It’s the end of the semester, and you know what that means: You can sell back your textbooks! You can catch up on Gray’s! You can sleep in until noon! Oh yeah, and you can dig out your coffee shop uniforms, your retail name tags, and your non-slip serving shoes as you return to your old part-time job for the sixth year in a row. It seemed like such a great idea as a freshman in college to have a way to earn money on your weekends and breaks, but now that you’re a year away from earning your degree, cashing and serving just doesn’t do it for you. Perhaps it’s time to turn in those aprons for a job that gives you experience in your field, and more importantly, truly means something to you. Where do you find a job like that?
Here are some resources you can use to find that great summer job:
People to Talk To:
College Professors: Despite what you may think, professors are usually very busy over their summer vacations teaching other classes, conducting research, or working on publications. Talk to your professors about summer jobs. They might have a colleague or friend who is looking for some assistance on a project.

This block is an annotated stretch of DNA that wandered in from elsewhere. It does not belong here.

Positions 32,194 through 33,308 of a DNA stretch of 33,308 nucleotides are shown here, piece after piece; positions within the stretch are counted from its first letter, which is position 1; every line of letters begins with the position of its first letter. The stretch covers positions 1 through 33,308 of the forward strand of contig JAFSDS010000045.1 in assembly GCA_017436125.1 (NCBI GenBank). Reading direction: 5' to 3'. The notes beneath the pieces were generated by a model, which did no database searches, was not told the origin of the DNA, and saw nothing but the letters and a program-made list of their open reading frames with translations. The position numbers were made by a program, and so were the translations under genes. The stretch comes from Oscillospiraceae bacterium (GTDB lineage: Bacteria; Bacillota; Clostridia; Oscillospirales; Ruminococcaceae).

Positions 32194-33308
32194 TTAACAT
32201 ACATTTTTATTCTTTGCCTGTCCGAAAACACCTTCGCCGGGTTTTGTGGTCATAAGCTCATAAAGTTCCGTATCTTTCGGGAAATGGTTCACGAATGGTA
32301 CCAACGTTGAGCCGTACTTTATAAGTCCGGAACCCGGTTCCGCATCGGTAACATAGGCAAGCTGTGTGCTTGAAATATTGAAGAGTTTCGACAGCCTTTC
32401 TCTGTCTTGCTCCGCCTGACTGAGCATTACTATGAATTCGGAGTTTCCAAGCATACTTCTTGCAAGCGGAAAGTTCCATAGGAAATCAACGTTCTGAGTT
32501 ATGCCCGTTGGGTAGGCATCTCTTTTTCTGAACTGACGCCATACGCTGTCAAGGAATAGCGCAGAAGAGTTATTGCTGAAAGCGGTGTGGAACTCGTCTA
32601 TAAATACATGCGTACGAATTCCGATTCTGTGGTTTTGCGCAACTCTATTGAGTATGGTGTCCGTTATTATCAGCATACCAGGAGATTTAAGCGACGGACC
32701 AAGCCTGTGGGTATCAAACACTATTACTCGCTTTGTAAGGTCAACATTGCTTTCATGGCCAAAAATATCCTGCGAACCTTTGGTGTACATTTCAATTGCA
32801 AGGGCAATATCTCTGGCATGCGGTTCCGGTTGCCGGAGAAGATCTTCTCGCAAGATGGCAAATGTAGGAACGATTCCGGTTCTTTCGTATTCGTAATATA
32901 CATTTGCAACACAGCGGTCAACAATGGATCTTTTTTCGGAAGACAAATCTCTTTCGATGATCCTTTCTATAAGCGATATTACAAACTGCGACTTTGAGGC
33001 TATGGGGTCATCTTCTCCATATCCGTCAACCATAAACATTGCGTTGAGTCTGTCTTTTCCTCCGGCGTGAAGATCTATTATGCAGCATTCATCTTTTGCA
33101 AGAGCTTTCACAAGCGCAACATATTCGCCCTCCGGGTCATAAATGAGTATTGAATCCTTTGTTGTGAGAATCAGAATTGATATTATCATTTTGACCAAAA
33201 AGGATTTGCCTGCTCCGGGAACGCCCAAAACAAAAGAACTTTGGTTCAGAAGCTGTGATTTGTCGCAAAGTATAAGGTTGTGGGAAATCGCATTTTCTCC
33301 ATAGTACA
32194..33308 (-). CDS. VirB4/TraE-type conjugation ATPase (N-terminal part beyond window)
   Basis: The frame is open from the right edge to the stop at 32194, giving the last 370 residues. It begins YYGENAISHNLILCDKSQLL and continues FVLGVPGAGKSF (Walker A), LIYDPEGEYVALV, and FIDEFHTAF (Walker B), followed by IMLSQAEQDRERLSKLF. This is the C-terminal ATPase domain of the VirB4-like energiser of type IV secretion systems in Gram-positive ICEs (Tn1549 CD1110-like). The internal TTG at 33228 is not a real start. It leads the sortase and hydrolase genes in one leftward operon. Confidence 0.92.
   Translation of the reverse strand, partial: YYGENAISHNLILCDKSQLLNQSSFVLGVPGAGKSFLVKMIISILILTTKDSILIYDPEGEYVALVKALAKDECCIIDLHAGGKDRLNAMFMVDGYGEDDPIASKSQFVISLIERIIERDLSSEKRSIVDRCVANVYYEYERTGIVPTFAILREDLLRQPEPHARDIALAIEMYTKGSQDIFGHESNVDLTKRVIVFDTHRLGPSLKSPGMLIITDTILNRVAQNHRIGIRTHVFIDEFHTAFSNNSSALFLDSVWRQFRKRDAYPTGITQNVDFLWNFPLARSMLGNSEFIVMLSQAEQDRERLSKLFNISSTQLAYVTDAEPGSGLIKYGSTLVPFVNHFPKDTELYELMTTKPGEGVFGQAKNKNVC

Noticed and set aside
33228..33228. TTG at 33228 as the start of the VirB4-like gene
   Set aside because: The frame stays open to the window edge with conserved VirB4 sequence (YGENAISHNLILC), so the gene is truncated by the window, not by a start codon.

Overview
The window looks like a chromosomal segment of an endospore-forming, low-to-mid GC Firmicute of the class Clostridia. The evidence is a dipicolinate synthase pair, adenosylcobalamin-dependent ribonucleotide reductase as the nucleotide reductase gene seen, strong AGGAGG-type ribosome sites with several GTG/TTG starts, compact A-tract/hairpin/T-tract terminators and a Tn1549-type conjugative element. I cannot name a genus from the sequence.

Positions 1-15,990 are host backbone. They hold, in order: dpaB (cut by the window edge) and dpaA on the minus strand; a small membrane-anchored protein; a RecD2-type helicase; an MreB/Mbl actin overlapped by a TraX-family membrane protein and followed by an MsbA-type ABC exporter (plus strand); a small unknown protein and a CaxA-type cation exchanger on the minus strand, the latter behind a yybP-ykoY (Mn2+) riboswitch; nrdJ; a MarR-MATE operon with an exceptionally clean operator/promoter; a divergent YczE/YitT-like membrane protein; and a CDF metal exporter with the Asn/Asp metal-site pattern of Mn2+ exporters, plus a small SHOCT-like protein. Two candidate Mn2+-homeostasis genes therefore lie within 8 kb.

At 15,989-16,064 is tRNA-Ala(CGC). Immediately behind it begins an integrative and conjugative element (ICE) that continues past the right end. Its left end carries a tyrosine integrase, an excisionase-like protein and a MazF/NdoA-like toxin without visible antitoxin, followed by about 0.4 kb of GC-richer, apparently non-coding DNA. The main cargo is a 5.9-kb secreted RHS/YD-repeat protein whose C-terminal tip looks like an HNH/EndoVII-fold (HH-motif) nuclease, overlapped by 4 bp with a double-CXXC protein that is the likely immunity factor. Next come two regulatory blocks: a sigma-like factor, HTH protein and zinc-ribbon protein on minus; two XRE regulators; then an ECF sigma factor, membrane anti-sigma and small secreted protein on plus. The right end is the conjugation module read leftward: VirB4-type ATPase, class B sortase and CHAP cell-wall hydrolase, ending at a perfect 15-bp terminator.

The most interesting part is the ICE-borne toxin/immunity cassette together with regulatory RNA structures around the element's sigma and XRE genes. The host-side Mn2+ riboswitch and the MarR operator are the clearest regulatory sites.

Alumni: Colleges and universities often keep careful track of their alumni including where they’re currently located, what they’re currently doing, and how to contact them. Find a few graduates in your area five to ten years older than you, and send them a quick email. They’ve been out in the “real world” for a while now and may know of a business that could use you for the summer.
Places to Go:
Career Development Office: Most colleges have a career center designed to assist students with things from choosing a major to finding a job. If your career councilor doesn’t know where you could spend your summer, they would have the best advice on where to look next.
Spreading the Word:
Social Media: The more people who know you’re looking for something besides the donut shop this summer, the more likely you are to find someone who can help you out. By Facebook and Twittering your desire for a particular job, the audience hearing your message travels far beyond your two best friends and family. Let the world know you’re looking for something more.
Your Classmates: Send an email out to everyone in your major . Chances are, some of your classmates already have their foot in the door and wouldn’t mind helping someone else spend their summer gaining the same experience.
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